In addition, the more nodes that are open, the faster the network, as it can route payments through any open channel. The Lightning Network can handle 1,000,000 transactions per second and they are instantly sent with almost no fee. 

Polygon (MATIC)

Polygon, formerly known as Matic Network, is the most popular L2 built on top of Ethereum. Transactions on Polygon are done on child chains, which keeps the majority of traffic off of the Ethereum parent chain. This means there are faster and cheaper transactions on the Polygon network compared to Ethereum. MATIC is the asset that powers the Polygon L2, meaning transaction fees are paid in MATIC rather than ETH.

Polygon is compatible with almost all of the same decentralized applications (Dapps) that Ethereum is, including Uniswap and OpenSea, Ethereum’s most popular decentralized exchange and NFT marketplace, respectively. You can interact with these Dapps using Polygon rather than Ethereum for both faster transaction speeds and lower fees.

Arbitrum (ARB)

Arbitrum is another Ethereum L2 scaling solution that is a competitor to Polygon. Instead of child chains, it uses optimistic rollups to achieve its goal of improving speed, scalability and cost-efficiency on Ethereum. Arbitrum benefits from the security and compatibility of Ethereum’s main layer but has higher transaction throughput and lower fees. As with Polygon, that’s made possible because most of the computation and storage load is happening off-chain.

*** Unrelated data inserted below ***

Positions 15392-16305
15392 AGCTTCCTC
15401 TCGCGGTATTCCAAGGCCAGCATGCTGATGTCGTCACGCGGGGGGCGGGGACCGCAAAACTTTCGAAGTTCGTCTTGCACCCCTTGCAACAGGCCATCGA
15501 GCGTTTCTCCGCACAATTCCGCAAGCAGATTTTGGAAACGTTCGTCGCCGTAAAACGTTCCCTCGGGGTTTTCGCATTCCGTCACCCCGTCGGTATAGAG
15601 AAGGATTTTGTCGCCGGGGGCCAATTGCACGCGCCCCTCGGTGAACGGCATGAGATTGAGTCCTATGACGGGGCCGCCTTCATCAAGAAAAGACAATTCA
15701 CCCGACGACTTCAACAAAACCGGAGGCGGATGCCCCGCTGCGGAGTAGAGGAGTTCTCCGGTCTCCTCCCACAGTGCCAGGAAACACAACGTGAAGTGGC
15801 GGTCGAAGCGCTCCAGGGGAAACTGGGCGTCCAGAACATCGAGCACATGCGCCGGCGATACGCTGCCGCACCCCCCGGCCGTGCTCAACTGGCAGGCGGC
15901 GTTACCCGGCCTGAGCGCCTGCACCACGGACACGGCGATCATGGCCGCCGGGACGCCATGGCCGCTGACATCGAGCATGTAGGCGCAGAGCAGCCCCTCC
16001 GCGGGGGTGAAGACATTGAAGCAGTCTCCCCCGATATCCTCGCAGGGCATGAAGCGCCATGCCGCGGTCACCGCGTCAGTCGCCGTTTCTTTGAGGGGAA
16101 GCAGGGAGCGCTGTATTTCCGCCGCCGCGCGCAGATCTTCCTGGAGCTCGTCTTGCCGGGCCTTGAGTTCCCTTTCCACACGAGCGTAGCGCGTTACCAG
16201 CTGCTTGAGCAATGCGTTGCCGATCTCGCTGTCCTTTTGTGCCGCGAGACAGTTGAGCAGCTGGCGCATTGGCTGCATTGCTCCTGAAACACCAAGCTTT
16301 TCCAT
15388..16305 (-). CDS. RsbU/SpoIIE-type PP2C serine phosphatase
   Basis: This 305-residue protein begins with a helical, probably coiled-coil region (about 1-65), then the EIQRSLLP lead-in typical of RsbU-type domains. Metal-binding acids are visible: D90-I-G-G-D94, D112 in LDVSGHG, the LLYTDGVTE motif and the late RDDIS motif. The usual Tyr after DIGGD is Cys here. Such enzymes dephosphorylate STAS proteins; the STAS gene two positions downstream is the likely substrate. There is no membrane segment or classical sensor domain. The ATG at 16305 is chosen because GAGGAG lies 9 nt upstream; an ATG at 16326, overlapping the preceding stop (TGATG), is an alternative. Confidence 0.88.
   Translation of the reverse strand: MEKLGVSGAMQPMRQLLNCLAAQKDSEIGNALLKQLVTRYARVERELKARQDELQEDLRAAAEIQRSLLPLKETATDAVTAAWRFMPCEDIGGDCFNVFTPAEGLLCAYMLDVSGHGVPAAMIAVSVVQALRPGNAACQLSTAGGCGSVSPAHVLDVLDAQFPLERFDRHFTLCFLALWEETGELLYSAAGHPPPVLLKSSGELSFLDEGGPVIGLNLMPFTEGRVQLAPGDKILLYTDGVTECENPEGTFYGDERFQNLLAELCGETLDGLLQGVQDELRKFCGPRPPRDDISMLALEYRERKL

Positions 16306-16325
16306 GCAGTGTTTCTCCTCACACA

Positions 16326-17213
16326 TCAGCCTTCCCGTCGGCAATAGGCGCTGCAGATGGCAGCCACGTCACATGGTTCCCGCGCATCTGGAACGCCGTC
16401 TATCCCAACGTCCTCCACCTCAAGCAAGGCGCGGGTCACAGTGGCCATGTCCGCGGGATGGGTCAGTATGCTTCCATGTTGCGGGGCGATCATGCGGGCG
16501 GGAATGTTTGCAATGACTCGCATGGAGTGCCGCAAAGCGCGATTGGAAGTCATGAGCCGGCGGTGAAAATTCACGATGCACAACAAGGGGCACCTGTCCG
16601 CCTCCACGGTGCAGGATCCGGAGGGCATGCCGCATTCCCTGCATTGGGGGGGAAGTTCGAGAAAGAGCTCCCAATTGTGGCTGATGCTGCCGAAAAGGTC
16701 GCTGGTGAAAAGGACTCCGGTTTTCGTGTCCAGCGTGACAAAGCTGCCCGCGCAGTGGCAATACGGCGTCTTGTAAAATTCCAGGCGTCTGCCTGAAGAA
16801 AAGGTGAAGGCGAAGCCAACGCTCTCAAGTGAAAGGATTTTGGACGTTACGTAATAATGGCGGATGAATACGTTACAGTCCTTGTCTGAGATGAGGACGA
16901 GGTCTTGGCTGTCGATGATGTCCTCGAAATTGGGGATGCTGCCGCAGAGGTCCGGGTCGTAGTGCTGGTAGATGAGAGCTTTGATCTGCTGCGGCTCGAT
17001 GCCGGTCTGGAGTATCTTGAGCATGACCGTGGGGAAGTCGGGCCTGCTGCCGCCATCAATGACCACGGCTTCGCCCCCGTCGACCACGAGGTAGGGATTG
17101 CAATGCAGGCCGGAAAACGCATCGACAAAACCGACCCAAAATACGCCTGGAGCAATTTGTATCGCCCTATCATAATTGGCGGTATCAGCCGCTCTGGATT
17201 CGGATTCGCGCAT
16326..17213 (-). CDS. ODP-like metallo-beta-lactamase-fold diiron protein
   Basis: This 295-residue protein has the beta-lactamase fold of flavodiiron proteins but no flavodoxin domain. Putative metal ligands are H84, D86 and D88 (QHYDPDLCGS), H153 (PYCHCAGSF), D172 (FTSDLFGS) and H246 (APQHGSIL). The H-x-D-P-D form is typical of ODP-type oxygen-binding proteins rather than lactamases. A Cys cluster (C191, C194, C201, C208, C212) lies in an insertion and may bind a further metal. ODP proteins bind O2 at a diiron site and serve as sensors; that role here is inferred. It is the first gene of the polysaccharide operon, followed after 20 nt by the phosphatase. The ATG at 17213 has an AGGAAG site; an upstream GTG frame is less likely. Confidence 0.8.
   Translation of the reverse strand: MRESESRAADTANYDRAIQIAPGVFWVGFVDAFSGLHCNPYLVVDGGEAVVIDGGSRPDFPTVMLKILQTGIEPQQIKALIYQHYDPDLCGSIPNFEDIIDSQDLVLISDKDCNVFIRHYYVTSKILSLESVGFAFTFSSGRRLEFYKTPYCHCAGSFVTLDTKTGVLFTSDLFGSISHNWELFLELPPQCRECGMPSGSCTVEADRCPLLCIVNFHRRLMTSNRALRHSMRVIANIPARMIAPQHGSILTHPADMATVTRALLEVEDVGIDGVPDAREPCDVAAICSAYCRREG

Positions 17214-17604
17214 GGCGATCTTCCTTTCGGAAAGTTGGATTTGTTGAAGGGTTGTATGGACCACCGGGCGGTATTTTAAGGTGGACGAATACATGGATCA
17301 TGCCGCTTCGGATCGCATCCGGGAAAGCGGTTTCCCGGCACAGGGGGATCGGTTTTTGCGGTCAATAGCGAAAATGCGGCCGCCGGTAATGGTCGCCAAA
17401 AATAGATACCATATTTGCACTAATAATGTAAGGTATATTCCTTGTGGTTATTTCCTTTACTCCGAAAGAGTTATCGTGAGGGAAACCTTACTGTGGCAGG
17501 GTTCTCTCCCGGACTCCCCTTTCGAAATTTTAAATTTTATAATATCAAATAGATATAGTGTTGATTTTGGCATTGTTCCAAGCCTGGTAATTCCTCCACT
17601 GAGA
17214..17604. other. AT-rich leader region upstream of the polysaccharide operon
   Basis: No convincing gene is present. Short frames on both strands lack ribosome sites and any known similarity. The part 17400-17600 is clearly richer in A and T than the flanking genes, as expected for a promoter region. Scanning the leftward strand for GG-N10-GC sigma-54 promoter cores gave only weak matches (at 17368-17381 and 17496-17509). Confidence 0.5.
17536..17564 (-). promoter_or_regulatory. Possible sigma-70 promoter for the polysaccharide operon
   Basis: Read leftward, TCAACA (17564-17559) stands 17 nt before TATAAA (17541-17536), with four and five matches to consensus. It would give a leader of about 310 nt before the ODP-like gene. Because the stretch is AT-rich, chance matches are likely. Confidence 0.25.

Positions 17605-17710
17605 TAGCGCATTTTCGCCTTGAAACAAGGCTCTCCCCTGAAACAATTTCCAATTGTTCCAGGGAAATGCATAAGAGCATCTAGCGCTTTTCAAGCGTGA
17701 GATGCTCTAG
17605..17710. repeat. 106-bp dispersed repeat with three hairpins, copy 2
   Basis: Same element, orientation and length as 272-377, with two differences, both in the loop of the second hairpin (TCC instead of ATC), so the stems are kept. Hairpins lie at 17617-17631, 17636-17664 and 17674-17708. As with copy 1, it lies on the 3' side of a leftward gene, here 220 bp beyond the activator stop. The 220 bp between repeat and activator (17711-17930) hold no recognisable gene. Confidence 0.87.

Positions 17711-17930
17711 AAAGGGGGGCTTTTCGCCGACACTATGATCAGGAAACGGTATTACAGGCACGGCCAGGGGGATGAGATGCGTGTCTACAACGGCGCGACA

Arbitrum’s native token is called ARB and it is used for governance. Unlike Polygon, on Arbitrum, ARB is only used for governance and not for transaction fees. This means that on Arbitrum, fees are paid in ETH or any other ERC-20 asset which the Arbitrum platform supports. Arbitrum fees are usually about 80% less than if you use the Ethereum layer.

Optimism (OP)

Optimism (OP) is yet another L2 blockchain built on top of Ethereum. Like Arbitrum, Optimism benefits from the security of the Ethereum base layer and helps to scale the Ethereum ecosystem by using optimistic rollups, rather than child chains. That means transactions are recorded in a trustless manner on Optimism but ultimately secured on Ethereum. This is similar to how Arbitrum works, and results in the same higher transaction throughput but lower fees. 

As with Arbitrum, OP is a governance token, meaning fees are paid in ETH or any other ERC-20 the Optimism platform supports. For reference, the average fee for swapping assets on Uniswap on the Ethereum base layer is over $20, whereas when you use Optimism it’s under $2.

Closing Thoughts

There are a variety of layer-2s that you can get started using today. Unless you enjoy spending more money for simple transactions and waiting longer, there’s really no reason not to. As these L2s become more popular it will only increase their viability as global networks for peer-to-peer transactions, especially the Lightning Network. It will be interesting to see how long adoption takes.

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Evan Jones


Evan entered the crypto scene in 2017, attracted to the many disruptive possibilities that blockchain could have on current world systems. He has a keen interest in decentralized services, payment processing, and viable NFT use cases such as event ticketing. He spends his days writing with his dog Kobe under his feet, if not on his lap.